Monitor a program's memory use
September 14, 2006 5:54 AM   Subscribe

I'm writing a program that uses lots of memory. I'd like a utility that can show me what it's using the memory for. For example, one part of the program processes an XML file, creates an object and loads a WebBrowser .NET control. I'd like to see how much memory was required to parse the XML file, how much memory my object is using, and how much memory the WebBrowser control uses.

I'd prefer an external utility to do this, rather than adding monitoring functions all over the place in my code.

I'm using C# and Visual Studio 2005 if that helps.
posted by matthewr to Computers & Internet (3 answers total)
Best answer: The magic phrases that you want to search for is profilers or profiling. MSDN has a list of such tools for Visual Studio. On that list I see CompuWare's tool which is commercial offering but good. In general these tools usually break down in the sense that the commercial, pricey offerings are easier to use and have some hueristics in them to bring the problem areas to the forefront. The cheaper + free tools tend to work but you need to be more sophisticated in how you use and interpret the results you get.
posted by mmascolino at 6:39 AM on September 14, 2006

If this were C or C++, I'd suggest an instrumented operator new, or even an instrumented malloc if the XML processing is your code. You can find ready-made source for this sort of thing, and it's not too intrusive. (Basically, you change the link library to the instrumented one.) Whether ort not that's possible in C# I don't know. I don't see an easy way to instrument the .NET control.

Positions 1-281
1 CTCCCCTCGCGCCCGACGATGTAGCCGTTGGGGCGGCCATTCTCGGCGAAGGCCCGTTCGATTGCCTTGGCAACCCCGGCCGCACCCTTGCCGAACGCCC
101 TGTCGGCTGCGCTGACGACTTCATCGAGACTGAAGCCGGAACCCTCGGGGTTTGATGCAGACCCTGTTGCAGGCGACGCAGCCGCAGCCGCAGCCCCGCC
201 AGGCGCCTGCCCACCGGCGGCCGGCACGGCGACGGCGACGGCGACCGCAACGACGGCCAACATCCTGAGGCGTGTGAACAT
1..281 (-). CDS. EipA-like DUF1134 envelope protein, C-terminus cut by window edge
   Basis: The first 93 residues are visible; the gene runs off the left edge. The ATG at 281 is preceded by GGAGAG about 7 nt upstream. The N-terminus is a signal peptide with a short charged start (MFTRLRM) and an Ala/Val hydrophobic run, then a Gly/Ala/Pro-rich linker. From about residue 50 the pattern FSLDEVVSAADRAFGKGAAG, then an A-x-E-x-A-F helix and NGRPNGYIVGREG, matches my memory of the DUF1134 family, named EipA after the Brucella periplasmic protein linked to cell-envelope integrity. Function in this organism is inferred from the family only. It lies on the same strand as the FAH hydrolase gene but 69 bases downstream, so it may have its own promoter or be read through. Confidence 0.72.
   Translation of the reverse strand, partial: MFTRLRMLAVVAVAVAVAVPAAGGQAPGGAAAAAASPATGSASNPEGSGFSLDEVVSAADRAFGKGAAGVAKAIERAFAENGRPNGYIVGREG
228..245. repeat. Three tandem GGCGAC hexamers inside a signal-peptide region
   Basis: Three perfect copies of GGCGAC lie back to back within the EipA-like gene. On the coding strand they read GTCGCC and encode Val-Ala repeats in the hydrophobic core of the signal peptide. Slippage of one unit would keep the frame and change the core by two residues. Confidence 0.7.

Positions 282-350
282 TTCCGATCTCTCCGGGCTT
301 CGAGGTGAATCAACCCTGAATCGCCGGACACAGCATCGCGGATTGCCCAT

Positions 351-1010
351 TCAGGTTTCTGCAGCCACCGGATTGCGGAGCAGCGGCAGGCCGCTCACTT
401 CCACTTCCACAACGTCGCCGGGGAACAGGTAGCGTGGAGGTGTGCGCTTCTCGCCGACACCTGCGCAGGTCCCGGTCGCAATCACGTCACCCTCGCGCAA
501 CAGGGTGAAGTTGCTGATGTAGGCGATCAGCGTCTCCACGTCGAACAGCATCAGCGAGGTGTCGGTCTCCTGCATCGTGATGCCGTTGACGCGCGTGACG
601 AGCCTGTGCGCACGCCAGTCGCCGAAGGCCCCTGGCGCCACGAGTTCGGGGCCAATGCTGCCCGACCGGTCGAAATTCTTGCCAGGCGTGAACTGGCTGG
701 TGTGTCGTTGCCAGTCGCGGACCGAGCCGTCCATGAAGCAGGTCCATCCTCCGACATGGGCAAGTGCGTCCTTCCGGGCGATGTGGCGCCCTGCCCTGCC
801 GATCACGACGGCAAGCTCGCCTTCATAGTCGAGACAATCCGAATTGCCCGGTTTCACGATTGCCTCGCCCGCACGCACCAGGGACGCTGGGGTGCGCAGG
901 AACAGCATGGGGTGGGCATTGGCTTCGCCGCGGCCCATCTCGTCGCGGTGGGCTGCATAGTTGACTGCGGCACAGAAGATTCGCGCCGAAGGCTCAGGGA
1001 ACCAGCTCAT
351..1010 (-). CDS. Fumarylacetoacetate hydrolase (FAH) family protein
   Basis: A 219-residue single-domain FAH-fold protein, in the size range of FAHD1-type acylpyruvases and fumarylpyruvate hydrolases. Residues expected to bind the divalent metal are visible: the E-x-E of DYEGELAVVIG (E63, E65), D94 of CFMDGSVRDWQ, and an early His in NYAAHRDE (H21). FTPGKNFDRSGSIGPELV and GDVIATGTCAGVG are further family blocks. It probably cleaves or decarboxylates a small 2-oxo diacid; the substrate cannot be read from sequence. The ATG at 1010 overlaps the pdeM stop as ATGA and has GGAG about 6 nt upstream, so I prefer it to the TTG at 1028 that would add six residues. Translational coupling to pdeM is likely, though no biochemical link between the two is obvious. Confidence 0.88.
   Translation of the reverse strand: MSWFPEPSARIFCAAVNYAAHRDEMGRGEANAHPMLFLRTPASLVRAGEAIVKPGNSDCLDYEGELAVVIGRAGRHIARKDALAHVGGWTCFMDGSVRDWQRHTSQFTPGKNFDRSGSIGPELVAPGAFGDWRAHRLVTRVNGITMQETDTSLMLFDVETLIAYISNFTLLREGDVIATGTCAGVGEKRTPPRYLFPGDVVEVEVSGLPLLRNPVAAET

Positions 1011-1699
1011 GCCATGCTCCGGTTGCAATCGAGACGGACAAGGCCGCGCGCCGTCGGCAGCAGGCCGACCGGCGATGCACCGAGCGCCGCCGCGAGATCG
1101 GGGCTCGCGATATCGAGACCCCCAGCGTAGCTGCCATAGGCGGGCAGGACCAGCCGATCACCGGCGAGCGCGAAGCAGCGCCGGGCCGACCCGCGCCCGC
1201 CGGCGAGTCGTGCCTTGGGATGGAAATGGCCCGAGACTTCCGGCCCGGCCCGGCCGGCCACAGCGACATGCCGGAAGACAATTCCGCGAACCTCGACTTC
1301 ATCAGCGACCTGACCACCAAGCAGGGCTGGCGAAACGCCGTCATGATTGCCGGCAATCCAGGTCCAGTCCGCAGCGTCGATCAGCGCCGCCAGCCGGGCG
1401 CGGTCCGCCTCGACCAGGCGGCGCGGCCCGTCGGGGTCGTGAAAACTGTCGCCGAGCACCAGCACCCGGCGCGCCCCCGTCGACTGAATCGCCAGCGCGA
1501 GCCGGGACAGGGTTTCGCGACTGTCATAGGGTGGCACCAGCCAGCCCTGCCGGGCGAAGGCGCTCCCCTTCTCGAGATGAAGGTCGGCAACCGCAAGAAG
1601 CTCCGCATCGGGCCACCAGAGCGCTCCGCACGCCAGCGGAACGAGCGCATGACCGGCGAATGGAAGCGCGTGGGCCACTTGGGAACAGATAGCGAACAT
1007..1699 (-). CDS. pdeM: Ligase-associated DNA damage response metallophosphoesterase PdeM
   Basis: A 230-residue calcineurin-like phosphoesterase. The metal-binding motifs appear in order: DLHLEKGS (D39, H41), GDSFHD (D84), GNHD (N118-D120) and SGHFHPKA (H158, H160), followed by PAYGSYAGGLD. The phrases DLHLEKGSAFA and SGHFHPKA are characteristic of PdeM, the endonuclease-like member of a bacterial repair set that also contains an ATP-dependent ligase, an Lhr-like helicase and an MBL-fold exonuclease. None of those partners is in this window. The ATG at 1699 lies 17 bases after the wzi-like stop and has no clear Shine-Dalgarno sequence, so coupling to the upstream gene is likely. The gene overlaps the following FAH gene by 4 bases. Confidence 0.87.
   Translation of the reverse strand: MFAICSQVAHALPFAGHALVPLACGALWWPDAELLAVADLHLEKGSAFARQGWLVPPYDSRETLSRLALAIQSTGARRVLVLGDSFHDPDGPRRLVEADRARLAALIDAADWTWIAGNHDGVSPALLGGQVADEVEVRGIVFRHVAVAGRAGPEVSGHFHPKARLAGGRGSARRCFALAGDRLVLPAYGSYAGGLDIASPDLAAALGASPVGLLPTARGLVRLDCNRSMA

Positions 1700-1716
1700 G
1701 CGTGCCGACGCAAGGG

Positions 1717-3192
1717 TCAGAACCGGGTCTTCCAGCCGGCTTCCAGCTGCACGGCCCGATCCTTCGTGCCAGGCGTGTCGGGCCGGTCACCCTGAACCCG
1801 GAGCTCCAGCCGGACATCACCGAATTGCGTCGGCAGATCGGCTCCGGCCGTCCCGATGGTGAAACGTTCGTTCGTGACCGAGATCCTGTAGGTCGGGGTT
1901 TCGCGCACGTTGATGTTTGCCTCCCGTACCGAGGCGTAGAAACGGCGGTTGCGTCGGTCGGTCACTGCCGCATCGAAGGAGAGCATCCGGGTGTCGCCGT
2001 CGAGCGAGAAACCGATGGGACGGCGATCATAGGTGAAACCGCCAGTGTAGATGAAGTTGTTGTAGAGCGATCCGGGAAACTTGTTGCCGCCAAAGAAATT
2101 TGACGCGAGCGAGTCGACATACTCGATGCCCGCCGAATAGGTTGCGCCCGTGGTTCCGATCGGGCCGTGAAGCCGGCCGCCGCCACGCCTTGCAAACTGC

You can also just do some rough math. The parsed XML will be a bunch of nodes and a bunch of strings (either C strings or some String class). Figure out sizeof( node), figure out the average string size (for a c string it's probably rounded up to the nearest 16 bytes, for a String class, it's probably sizeof(String) rounded up to the nearest 16, + average length rounded to the nearest power of two), then multiply (node size rounded to the nearest multiple of 16 + string size ) * nodes for a rough idea.
posted by orthogonality at 7:58 AM on September 14, 2006

Response by poster: Thanks, mmascolino. I decided on SciTech's Memory Profiler, which seems to be working well.

Orthogonality, thanks for the comment. 'Rough math' works fine for the XML parsing stage, but it doesn't help me work out the memory usage of the various objects I populate based on the XML data - the class structure is fairly complex and it would take ages to work out any reasonable estimate.
posted by matthewr at 8:29 AM on September 14, 2006

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